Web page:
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Ophthalmic manifestation after SARS-CoV-2 vaccination: a case series
Journal of Ophthalmic Inflammation and Infection volume 12, Article number: 20 (2022)
The aim of this report is to describe ocular side effects in patients who received one of the two COVID-19 vaccines – Astra Zeneca or Pfizer-Biontech and to contribute to the common understanding of the COVID-19 vaccination process.
Three patients reactivated underlying herpetic disease and developed uveitis and keratitis. Two of them were vaccinated with Pfizer and one was with Astra Zeneca. Two patients were vaccinated with Pfizer-Biontech and had thrombosis on the 8th and 10th days following the day of vaccination. The man has diagnosed with nonarteritic anterior ischemic optic neuropathy and the woman had a subarachnoid haemorrhage, ptosis of upper eyelid and deviated eyeball.
There is a causal relationship between vaccines and the underlying disease. For more details, further large studies are necessary.
In its quest to control the COVID-19 pandemic, humanity is undergoing the fastest and most widespread launch of vaccines in its own history . For years, a link between vaccination and the occurrence of ophthalmic manifestations has been established. There is a number of post vaccination reports for influenza [2, 3], yellow fever , hepatitis B , Neisseria and other [6, 7], in which, ocular complications, such as anterior and posterior uveitis, acute maculopathy and neuroretinopathy [2, 3, 6, 7], Vogt-Koyanagi-Harada  and other, have been observed. This is also the case with the covid vaccines [1, 8,9,10,11,12,13,14,15]. Since Dec 2020 several COVID-19 vaccines have been launched at the world pharmaceutical market, although, our report focuses on two of them only - mRNA vaccine (BNT162b2, Pfizer-BioNTech) and vector vaccine (ChAdOx1 nCoV-19/ AZD1222, Oxford-AstraZeneca) [13, 16]. The immunological mechanism behind vaccines is extremely complex, which inevitably leads to unexpected side effects. Detailing and documenting these side effects is of particular interest to the current pandemic.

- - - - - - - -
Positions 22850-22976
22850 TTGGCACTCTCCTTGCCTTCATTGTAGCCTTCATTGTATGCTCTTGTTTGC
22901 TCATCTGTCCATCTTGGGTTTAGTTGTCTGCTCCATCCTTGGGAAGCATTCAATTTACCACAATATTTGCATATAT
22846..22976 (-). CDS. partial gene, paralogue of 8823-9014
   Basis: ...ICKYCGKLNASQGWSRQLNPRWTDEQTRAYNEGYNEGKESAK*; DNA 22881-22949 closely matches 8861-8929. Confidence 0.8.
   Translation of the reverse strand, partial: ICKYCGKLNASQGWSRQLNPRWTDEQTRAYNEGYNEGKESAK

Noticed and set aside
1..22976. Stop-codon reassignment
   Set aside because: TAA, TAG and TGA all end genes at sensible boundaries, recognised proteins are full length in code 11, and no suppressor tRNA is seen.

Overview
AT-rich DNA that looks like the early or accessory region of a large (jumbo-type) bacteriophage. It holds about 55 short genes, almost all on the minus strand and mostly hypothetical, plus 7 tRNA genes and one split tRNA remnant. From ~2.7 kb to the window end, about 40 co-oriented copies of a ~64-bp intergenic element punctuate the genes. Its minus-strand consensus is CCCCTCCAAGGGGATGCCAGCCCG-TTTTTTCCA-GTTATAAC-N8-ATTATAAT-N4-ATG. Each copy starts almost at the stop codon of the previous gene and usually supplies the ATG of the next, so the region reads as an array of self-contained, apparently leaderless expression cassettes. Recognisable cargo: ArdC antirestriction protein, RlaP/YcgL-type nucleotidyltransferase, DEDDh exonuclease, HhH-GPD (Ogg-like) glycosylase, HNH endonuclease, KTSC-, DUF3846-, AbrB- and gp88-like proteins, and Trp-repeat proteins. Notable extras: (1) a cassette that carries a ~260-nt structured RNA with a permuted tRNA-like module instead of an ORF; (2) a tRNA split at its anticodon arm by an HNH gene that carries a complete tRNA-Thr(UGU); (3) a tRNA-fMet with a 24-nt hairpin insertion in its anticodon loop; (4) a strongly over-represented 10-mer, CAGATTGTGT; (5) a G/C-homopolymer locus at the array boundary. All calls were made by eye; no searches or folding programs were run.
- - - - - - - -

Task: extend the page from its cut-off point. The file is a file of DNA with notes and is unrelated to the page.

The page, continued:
A 56-year-old man was admitted at the clinic with pain, photophobia and blurred vision in his right eye. Seven days prior to that, he had had second dose of Astra Zeneca COVID-19 vaccine. The history showed herpetic keratitis and iridocyclitis of the same eye a year ago. The ophthalmic examination revealed pericorneal injection, hazy cornea with paracentral thinning area dyeing with fluorescein, nongranulomatous precipitates on endothelium. Best corrected visual acuity (BCVA) was 0.02 for right eye and 1.0 for the left eye. Topical and systemic antiviral (acyclovir) therapy was started, systemic corticosteroid was added at the second stage (1 mg/kg methylprednisolon). After a month, the patient had a marked improvement with no pain or redness and BCVA of 0.7.